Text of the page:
For some Floridians, firearms are part of a way of life and a significant amount of money is tied up in firearms collection. For these folks, divorce can present issues not only in terms of dividing the value of firearms between the couple, but also when allegations of domestic violence come into play.
First of all, under Florida law, marital assets are distributed equally between the parties, and this would include firearms that are part of the marital estate. Firearms would not be considered part of the marital estate if they were acquired during the marriage by either spouse or if they were purchased by a spouse as a gift for the other. Firearms acquired prior to marriage or separately as a gift or by inheritance would not be subject to division in divorce.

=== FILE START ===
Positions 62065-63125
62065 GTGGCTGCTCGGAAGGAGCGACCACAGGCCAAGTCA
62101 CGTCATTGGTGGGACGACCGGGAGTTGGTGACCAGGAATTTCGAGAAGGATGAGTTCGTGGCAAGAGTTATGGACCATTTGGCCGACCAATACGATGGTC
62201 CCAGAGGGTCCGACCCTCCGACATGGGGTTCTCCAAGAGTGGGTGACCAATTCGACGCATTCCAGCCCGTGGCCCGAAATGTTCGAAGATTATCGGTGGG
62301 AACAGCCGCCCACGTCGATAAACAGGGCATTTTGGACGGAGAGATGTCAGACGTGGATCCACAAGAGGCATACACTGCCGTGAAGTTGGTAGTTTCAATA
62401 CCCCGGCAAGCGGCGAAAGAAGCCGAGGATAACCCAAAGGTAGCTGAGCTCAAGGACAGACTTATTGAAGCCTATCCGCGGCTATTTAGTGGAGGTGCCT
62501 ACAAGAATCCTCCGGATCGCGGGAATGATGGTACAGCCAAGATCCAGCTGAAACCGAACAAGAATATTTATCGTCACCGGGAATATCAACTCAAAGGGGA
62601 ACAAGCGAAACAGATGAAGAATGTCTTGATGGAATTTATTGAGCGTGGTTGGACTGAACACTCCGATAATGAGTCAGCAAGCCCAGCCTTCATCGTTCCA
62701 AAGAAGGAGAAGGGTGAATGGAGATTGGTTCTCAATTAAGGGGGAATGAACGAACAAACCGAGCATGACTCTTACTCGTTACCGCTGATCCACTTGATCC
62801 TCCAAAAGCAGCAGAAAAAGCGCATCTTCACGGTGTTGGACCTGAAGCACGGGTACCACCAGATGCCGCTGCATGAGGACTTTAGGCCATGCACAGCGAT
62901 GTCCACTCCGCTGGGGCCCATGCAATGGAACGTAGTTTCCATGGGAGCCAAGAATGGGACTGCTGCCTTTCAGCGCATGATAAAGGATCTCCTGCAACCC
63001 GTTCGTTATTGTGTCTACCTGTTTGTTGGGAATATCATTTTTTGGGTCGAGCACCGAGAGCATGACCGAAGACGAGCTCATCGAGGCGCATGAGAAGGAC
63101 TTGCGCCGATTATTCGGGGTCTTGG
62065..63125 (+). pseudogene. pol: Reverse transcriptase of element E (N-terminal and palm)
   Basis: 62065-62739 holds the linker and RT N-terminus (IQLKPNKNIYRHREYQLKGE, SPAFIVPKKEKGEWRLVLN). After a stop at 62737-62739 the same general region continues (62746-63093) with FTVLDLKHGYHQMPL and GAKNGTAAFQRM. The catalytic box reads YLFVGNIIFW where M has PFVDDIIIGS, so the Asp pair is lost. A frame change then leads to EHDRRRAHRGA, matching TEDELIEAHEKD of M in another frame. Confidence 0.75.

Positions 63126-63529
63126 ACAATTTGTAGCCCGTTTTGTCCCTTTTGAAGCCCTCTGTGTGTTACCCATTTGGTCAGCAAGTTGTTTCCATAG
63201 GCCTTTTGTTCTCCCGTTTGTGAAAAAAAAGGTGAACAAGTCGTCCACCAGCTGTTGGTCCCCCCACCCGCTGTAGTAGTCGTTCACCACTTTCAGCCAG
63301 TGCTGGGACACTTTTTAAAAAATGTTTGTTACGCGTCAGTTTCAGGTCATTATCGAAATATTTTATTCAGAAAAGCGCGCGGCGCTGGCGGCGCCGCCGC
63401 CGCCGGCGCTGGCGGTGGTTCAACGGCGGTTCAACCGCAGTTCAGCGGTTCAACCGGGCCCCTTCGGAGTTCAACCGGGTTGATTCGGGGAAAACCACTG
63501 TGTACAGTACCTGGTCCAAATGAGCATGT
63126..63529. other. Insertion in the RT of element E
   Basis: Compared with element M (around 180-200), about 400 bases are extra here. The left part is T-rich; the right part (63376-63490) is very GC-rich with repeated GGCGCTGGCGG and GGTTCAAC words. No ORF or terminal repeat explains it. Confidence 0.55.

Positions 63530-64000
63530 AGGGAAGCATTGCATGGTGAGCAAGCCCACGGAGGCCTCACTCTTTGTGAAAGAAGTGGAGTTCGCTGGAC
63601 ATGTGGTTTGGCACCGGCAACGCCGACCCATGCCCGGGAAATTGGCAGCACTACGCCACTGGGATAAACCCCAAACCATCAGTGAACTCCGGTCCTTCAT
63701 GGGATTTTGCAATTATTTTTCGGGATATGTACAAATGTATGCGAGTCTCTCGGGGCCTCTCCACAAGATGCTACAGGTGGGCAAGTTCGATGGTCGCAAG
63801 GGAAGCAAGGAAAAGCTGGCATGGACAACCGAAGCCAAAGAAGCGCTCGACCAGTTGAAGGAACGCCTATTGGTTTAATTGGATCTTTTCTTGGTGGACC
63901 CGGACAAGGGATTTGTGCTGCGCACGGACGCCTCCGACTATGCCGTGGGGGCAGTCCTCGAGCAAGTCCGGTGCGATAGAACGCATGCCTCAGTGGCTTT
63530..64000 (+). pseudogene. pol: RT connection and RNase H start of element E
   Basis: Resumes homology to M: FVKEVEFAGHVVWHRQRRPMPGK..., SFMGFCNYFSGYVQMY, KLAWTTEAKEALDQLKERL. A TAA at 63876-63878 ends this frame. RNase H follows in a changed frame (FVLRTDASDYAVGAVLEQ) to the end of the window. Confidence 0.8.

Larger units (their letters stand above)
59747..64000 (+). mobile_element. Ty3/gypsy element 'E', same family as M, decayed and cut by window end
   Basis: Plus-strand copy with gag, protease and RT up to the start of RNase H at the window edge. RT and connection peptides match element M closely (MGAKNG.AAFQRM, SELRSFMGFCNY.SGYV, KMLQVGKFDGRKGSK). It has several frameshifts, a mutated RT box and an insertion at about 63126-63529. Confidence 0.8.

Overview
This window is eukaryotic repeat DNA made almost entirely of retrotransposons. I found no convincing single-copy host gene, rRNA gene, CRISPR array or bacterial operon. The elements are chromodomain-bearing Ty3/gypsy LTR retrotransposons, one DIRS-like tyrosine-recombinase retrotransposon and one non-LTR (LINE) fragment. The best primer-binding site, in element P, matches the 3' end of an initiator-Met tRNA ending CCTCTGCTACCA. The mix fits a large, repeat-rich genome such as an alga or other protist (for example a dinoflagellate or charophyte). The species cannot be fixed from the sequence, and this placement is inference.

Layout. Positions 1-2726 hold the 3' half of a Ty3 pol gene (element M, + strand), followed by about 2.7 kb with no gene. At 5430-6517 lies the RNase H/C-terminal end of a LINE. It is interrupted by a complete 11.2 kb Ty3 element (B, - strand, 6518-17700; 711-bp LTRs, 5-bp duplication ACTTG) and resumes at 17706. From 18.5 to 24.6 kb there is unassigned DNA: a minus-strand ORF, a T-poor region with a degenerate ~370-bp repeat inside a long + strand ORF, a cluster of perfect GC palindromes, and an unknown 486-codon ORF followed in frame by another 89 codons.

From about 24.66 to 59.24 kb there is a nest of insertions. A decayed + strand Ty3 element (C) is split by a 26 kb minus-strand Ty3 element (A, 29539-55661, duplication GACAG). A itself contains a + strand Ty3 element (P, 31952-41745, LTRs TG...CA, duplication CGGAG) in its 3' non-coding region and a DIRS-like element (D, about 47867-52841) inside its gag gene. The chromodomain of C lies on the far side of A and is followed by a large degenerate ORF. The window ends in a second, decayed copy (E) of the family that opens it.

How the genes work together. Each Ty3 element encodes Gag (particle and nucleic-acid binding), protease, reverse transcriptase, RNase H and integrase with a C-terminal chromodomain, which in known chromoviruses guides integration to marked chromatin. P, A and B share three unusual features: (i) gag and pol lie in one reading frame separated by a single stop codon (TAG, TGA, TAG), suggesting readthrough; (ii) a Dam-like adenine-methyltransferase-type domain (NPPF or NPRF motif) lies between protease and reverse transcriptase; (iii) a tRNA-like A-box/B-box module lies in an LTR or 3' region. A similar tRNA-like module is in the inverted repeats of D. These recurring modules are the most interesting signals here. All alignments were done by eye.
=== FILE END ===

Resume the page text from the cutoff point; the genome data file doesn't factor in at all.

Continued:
Like other assets in divorce, firearms would be divided based on the consideration of a variety of factors, with end goal of reaching an equitable result. The presumption, by law is that division should be equal, but courts can make adjustments based on circumstances to ensure a just outcome. When it comes to firearms that are part of the marital estate, courts would likely compensate the other party when one spouse wishes to keep those assets after divorce. Otherwise, they could be liquidated and the proceeds divided appropriately.
In some families, of course, firearms collections or specific firearms are a valuable possession and may become a point of contention in divorce. In these cases, when there is no valid written agreement and the couple cannot work out a solution, the court would have to make a decision about how to divide these assets.
In our next post, we’ll look at some of the implications with firearms in divorce cases where there are allegations of abuse or violence.